Alpa Bhakta is CEO of Butterfield Mortgages Limited

With the UK government moving to support the transition of businesses back to the workplace, the UK is now entering its recovery phase of the COVID-19 crisis. At this critical time, it is vital for employers, investors, and the wider community to consider the necessary precautionary measures needed to safely transition out of lockdown.

As expected, this is easier said than done. While the government is actively promoting a transition back to the workplace, employers and employees are naturally hesitant. There is still a great deal of uncertainty surrounding the COVID-19 pandemic, and bigger concerns over the long-term implications the virus will have on the economy.

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Jumpstarting the economy

Government initiatives to help alleviate the economic damage of COVID-19 have, in general, delivered measured success. The furlough scheme has helped safeguard millions of jobs at risk of redundancy. More important for our purposes, however, is the stamp duty land tax (SDLT) holiday that Chancellor Rishi Sunak implemented on the 8 July 2020.

The temporary stamp duty holiday for the first £500,000 of all property sales in England and Northern Ireland until next March aims to encourage buyers to return to the market. With the housing market a key driver of economic growth and productivity, it is hoped the holiday will incentivise first-home buyers through to property investors to take advantage of this tax break in the coming months.

So far, the holiday has been well received. Figures from Rightmove show that enquires by prospective buyers shot up 75% in the two weeks following the tax holiday’s announcement. What’s more, Nationwide’s July house price index revealed 1.5% annual house price growth.

While it may take some time to properly analyse this policy’s effectiveness, these initial signs are promising nonetheless.

What should be considered a priority, however, is ensuring that buyers actually have access to the financing needed to take advantage of the discounts on offer through this SDLT holiday. Otherwise, one cannot help but feel as though this policy reform will only have a limited success.

Responsible lending from responsible lenders

Back in March, the government agreed that those with mortgages who had been adversely affected by COVID-19 could be offered forbearance by their lender; essentially a mortgage payment holiday scheme.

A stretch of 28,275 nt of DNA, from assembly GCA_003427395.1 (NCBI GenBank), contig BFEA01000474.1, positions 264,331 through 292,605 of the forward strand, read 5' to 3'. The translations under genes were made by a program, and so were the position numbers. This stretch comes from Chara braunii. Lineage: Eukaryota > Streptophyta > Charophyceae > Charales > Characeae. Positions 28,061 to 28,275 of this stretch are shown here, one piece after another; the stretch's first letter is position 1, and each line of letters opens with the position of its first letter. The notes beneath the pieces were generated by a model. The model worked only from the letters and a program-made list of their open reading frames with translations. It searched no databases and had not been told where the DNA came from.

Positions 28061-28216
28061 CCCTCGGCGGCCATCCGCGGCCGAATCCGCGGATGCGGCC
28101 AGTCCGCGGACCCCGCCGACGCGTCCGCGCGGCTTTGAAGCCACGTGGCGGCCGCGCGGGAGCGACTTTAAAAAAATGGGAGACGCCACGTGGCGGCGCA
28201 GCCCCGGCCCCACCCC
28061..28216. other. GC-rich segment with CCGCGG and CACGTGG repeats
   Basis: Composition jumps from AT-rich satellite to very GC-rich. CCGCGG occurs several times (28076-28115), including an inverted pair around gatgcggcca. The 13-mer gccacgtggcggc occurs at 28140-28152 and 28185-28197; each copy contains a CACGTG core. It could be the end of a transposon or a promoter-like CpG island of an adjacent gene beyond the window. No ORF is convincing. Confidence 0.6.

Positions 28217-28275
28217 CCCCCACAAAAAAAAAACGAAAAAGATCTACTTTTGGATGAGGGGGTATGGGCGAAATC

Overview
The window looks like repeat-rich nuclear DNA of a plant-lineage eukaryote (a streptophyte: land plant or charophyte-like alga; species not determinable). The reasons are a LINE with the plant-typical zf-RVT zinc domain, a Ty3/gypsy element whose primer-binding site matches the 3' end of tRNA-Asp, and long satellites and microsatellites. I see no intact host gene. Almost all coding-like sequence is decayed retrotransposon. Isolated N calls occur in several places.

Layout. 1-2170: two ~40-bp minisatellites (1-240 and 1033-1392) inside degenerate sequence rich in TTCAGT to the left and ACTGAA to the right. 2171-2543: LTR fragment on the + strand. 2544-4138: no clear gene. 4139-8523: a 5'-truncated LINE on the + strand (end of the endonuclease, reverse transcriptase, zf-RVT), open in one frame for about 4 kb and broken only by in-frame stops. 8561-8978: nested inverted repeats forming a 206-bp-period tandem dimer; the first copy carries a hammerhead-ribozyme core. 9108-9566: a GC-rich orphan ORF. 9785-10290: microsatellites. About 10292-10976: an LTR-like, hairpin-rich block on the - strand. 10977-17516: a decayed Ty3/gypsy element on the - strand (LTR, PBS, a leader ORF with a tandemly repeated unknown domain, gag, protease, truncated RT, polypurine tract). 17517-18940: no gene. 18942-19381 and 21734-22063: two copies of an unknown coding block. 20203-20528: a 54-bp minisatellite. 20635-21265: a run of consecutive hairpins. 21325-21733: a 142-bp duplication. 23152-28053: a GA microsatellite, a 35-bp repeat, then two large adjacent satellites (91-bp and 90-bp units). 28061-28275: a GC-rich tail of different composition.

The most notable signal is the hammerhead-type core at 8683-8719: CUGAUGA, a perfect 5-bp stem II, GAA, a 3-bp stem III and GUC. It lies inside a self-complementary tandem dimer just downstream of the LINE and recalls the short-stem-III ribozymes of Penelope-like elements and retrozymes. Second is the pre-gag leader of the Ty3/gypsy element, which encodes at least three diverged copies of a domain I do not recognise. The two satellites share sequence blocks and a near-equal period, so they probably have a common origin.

However, it has been reported that those who took part in this scheme could be denied mortgages over the coming months. I recently explained in the Daily Express how lenders, when considering whether an individual is in a position to take on more debt, may consider the applicant’s participation in the mortgage repayment scheme a negative mark.

A recent study commissioned by Butterfield Mortgages Limited showed this is not an unrealistic proposition. In fact, 50% of the homebuyers and homeowners we surveyed stated that they had recently been denied a mortgage despite having an agreement in principle, with a third (31%) actively losing their deposit as a result.

Responsible lending must be demonstrated, then, as government efforts to get the housing market active again take shape.

As we see the return of 90% loan-to-value (LTV) loans to the market, lenders are – in theory – eager to lend. But we must not overlook the importance of responsible lending.

Loans should not be deployed to those buyers who are not in a position to take on more debt. At this point in time with so much uncertainty still in the air, we want to encourage good practice so that we are protecting the financial security of homebuyers.

Those seeking to pursue a property purchase and utilise the SDLT holiday should speak with a mortgage provider or financial planner soon, to understand the options available.

I am optimistic that lenders will take a responsible, helpful attitude when reviewing applicants given recent events, and that we can all enjoy the benefits of a strong UK property sector resurgence sooner, rather than later.